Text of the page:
The sultan of oil-rich Oman arrived in town yesterday bearing a $300,000 gift that should be music to the ears of National Symphony Orchestra supporters. In a gesture unparalleled by visiting kings, presidents and potentates, Sultan Qaboos Said Said endowed a chair of narrative music with the NSO in First Lady Nancy Reagan's name.

Long a fan of Mozart, Brahms, Haydn and Bach, the sultan apparently added Mrs. Reagan to his list of favorite artists shortly after she performed at the orchestra's March 28 pension fund concert. She narrated Ogden Nash's verses to Camille Saint-Sae ns' "Carnival of the Animals."

When Mrs. Reagan heard the news, according to Sheila Tate, her press secretary, she could not have been more pleased. "I'm very touched that the sultan chose to honor me in such a thoughtful fashion and one which will help young performers," Mrs. Reagan said in a statement released by Tate.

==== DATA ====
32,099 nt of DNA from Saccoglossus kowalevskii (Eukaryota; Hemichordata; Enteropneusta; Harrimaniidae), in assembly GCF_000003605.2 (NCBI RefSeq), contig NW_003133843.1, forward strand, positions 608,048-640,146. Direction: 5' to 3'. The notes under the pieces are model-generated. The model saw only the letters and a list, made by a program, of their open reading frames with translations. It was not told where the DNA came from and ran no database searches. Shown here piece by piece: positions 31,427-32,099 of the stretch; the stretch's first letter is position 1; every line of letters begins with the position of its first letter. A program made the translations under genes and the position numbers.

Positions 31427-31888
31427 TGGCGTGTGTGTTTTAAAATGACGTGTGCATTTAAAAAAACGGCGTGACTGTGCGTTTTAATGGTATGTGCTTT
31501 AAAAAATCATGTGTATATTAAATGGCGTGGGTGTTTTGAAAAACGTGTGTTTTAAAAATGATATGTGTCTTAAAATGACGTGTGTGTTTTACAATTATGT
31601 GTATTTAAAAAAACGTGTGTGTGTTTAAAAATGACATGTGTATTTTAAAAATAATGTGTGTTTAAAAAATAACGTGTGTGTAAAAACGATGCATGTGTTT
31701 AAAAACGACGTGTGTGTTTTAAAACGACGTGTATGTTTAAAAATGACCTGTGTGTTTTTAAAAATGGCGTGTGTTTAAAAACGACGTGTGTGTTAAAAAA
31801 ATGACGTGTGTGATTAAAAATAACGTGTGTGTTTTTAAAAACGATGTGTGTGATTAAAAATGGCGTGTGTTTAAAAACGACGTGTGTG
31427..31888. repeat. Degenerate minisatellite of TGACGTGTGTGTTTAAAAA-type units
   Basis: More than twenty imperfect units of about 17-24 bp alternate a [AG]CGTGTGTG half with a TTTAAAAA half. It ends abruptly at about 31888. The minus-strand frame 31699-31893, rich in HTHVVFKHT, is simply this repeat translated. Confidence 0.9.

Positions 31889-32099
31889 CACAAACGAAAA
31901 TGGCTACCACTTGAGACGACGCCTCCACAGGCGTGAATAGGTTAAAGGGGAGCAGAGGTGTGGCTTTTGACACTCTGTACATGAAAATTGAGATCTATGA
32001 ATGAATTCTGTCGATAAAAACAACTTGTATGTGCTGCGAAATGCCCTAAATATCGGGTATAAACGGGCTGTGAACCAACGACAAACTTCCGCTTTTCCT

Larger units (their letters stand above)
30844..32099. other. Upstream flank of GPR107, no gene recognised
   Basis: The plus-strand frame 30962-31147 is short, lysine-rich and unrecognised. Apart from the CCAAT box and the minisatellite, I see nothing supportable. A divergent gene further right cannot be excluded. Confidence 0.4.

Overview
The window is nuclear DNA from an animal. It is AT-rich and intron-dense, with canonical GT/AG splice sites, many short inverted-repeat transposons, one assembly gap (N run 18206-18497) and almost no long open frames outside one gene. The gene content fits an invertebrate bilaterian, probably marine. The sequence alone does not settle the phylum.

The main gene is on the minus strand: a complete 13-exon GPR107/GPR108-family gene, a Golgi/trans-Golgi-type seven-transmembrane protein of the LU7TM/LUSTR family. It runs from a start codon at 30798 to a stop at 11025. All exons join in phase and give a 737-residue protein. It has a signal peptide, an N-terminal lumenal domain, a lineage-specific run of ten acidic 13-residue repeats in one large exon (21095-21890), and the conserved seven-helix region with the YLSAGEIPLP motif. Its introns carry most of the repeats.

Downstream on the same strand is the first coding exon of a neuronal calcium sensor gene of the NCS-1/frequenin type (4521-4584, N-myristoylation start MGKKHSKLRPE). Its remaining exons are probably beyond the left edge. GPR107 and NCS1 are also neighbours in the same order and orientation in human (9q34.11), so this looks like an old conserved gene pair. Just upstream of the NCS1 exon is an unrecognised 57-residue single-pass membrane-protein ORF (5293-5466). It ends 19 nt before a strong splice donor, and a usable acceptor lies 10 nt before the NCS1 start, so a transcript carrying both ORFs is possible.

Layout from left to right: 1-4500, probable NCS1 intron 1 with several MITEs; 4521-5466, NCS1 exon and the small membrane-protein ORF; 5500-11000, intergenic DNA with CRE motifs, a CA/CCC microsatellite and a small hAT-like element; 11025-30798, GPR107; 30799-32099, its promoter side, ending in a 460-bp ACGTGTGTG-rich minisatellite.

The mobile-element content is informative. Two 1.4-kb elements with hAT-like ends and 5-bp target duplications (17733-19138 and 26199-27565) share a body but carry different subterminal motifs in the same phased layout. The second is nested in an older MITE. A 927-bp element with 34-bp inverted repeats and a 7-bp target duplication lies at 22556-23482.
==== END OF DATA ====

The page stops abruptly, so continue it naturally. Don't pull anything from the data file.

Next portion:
"This extraordinary grant to the National Symphony Orchestra, the first directly made by a head of state," said Leonard L. Silverstein, NSO president, "reflects the exceptional generosity of the sultan and the people of Oman, as well as the generous support which Nancy Reagan has made to private initiative in support of the arts. Not only does the grant symbolize the world-class status of the National Symphony Orchestra, but it also plays a significant role in enabling us to meet our current financial needs."

Last night at the Madison Hotel, where he's staying, the sultan met privately with former president and first lady Jimmy and Rosalynn Carter. Tonight he'll dine with the Reagans at the White House and be entertained by opera stars Robert Merrill and Anna Moffo. Among those in the East Room audience will be another singer -- Ethel Merman. CAPTION: Picture 1, Qaboos Said Said, who gave the NSO a $300,000 gift for narrative music; Picture 2, Jimmy Carter and the sultan of Oman yesterday; by Harry Naltchayan